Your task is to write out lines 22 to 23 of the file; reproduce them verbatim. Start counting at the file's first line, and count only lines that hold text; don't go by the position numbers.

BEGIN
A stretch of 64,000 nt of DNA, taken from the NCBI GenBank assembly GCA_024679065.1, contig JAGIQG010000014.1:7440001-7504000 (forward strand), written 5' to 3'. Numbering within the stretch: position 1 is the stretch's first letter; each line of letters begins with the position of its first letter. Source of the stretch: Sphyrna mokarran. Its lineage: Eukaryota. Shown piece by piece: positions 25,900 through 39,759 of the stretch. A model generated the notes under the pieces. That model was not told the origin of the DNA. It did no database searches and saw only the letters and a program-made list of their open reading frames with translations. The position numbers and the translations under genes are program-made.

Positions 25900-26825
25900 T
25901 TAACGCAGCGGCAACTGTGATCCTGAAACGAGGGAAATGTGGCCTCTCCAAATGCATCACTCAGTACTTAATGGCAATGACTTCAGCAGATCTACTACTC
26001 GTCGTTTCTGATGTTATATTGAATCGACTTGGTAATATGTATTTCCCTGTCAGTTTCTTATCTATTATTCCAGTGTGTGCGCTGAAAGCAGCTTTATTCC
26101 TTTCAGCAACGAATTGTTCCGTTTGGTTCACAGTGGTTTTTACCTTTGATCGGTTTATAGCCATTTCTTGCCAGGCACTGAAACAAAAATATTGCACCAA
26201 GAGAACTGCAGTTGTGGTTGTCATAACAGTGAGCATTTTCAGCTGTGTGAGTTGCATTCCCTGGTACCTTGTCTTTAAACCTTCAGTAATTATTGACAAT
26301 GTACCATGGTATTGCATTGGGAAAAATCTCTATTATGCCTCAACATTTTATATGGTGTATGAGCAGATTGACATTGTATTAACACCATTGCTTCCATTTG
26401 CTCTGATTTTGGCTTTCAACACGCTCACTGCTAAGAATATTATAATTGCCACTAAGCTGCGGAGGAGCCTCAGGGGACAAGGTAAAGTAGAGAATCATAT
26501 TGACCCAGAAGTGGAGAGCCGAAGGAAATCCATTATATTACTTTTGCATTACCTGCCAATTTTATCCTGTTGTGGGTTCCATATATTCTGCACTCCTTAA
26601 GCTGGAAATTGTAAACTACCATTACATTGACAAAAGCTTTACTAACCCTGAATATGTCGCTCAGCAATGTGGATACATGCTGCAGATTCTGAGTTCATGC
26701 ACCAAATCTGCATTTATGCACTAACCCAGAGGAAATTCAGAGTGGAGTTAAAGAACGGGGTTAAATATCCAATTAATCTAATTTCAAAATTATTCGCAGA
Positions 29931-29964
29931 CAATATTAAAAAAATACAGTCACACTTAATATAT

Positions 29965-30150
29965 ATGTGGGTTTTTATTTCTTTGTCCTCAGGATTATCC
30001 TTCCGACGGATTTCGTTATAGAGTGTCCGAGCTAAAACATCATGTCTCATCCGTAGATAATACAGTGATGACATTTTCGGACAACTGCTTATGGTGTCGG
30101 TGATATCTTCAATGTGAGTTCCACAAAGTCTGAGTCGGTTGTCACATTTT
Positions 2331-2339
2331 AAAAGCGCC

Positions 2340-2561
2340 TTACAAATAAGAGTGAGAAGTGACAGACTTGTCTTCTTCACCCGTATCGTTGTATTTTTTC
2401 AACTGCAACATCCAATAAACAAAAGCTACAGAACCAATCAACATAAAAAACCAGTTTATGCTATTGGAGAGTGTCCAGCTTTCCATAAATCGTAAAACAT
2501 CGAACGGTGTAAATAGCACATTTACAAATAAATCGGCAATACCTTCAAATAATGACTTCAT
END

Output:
2340 TTACAAATAAGAGTGAGAAGTGACAGACTTGTCTTCTTCACCCGTATCGTTGTATTTTTTC
2401 AACTGCAACATCCAATAAACAAAAGCTACAGAACCAATCAACATAAAAAACCAGTTTATGCTATTGGAGAGTGTCCAGCTTTCCATAAATCGTAAAACAT